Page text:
Porous materials are an important class of materials used for many applications such as gas storage

Porous materials are an important class of materials used for many applications such as gas storage, separation and catalysis. Worldwide the economic value of porous materials is estimated up to 350 billion dollars per year1,2. Porous materials possess a high surface area per gram compared to non-porous materials which makes them more promising for applications that need surfaces to interact, such as gas storage, drug delivery and catalysis3,4. A well known class of porous materials are zeolites which are crystalline porous aluminosilicates constructed by TO4 building blocks where T mostly stands for Si4+ or Al3+ cations coordinated by O2– anions5. To date 225 structures are registered by the International Zeolite Association (IZA)6. Two of the most known zeolites are zeolite Y and ZSM-5, both zeolites are used as catalysts in the petrochemical industry7,8.
Figure 1.1: Di?erent classes of porous materials9.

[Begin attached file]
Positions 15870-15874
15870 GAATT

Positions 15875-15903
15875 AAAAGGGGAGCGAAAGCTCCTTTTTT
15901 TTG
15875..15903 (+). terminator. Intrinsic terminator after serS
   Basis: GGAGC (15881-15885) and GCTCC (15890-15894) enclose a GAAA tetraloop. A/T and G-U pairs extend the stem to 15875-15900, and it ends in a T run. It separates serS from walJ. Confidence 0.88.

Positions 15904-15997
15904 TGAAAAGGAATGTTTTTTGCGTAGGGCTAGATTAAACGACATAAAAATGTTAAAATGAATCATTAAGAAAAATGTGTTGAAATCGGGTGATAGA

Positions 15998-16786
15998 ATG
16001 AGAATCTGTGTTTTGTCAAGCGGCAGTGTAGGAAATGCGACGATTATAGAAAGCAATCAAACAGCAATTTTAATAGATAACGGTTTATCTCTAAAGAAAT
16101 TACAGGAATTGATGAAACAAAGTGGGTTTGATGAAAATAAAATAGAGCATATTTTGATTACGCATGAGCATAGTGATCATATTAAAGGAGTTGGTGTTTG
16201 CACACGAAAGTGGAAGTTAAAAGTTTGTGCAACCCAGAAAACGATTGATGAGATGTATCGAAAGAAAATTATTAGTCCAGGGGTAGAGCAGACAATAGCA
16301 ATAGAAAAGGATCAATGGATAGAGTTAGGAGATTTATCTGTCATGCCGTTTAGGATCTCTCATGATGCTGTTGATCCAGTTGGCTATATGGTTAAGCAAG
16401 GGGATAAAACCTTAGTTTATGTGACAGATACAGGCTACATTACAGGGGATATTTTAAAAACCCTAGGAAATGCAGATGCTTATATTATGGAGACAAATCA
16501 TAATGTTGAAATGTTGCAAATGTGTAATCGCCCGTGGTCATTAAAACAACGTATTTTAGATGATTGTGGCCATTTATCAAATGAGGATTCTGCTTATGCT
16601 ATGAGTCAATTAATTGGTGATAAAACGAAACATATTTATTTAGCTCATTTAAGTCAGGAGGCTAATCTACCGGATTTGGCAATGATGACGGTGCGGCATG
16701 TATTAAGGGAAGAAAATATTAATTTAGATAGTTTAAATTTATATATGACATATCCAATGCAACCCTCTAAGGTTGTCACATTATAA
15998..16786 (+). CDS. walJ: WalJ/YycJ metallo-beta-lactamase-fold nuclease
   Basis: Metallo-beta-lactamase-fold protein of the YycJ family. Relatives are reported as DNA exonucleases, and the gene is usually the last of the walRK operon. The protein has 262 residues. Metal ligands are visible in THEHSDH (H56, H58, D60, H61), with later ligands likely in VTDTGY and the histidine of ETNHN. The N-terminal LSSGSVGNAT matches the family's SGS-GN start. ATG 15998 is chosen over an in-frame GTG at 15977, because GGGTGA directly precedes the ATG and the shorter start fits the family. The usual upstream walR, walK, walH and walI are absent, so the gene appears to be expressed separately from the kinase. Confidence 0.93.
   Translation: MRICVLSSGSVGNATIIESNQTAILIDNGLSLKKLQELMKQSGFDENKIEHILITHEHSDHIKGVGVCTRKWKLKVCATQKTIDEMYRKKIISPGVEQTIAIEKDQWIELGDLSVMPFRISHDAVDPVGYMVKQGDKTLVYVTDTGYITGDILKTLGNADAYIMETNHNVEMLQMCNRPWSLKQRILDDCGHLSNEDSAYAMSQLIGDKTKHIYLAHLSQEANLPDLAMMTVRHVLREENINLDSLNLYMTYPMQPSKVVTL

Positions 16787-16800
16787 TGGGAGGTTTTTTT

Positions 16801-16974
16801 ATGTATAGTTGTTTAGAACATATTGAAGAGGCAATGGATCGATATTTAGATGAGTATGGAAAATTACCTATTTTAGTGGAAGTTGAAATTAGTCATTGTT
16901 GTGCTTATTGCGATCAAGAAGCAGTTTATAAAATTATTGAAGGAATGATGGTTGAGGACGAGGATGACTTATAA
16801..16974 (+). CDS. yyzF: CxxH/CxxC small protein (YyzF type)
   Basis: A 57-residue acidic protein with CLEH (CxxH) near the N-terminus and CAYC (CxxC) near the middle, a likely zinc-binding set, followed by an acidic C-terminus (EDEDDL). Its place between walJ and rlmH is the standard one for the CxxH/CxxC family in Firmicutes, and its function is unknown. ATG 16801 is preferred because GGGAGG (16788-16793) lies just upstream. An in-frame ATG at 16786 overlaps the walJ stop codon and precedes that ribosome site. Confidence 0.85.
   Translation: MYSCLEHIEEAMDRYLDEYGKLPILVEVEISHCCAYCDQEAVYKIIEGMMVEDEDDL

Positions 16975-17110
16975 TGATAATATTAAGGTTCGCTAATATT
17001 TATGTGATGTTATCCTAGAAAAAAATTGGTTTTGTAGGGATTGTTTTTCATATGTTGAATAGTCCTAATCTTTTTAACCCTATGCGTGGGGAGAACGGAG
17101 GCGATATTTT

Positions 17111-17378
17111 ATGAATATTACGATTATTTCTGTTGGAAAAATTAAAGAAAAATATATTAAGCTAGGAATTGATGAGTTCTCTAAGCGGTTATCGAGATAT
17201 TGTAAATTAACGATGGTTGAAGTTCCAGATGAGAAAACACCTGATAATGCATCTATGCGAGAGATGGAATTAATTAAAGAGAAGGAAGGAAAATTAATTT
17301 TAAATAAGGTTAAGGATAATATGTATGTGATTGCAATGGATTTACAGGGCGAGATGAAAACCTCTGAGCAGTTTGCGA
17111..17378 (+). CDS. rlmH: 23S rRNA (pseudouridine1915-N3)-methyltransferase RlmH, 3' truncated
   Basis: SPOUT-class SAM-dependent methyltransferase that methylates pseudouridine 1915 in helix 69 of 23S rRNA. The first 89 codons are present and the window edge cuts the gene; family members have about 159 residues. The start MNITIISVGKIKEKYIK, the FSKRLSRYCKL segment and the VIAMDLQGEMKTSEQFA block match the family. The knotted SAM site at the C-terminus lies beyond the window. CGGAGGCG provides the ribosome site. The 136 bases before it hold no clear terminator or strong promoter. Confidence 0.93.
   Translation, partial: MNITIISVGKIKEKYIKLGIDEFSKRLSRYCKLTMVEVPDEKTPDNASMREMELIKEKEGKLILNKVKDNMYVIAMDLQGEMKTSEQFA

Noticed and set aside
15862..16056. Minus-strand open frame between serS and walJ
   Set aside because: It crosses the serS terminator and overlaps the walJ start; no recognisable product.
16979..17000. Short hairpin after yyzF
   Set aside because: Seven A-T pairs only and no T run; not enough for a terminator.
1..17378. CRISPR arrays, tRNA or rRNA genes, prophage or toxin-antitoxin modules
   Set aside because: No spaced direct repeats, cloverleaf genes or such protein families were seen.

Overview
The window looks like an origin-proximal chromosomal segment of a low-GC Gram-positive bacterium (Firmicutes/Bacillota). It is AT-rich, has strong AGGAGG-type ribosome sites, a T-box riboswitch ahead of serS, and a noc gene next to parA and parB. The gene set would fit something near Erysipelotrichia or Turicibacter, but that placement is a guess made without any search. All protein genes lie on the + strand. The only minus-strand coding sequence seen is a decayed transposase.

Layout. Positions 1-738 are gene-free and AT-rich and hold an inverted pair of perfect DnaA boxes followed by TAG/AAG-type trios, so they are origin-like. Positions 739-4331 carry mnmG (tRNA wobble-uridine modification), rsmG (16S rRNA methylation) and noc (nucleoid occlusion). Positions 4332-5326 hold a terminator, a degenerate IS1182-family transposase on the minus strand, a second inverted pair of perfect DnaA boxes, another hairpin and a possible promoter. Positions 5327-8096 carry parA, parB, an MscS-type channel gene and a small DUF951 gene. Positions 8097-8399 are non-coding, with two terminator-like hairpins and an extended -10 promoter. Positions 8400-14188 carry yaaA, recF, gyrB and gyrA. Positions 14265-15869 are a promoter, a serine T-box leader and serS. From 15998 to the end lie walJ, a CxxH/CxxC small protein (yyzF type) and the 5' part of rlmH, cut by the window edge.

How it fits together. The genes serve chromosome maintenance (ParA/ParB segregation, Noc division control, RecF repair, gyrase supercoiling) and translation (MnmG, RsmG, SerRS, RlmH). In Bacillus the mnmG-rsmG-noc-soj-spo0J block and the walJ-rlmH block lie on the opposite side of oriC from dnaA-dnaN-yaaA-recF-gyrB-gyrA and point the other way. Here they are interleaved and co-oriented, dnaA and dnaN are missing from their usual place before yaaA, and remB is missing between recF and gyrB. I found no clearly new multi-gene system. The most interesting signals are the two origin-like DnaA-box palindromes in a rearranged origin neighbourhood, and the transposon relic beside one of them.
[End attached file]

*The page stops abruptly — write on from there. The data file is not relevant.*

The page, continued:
A breakthrough in porous materials was the discovery of Porous Coordination Polymers (PCPs), which often possess permanent porosity, even without guest molecules inside the pores10. PCPs were mentioned for the ?rst time in 1964 by Bailar et al.9,11 and this created a third class of porous materials. Figure 1.1 shows three di?erent classes of porous materials, which are carbonbased materials (e.g. activated carbon), inorganic materials (e.g. zeolites) and coordinated polymers (e.g. PCPs)9. As mentioned before, in industry mostly zeolites are used due to their high thermal and chemical stability compared to other porous materials12. With 225 structures known, the number of available zeolites is limited6,10, therefore research is performed to ?nd a material which is porous and has a thermal and chemical stability comparable to zeolites, but has a larger versatility to obtain materials with a larger range of applications. With the discovery of PCPs a lot of research has focused on these materials13, which are built up by metal-ions or metal clusters bridged by organic molecules. This gives rise to a great versatility of PCPs that can be created. Since Yaghi et al. mentioned it for the ?rst time, PCPs are mostly called as Metal-Organic Frameworks (MOFs)14. This publication gave a boost to the research on MOFs, which is an interesting class of materials due to their high crystallinity and porosity. This resulted in high surface areas (up to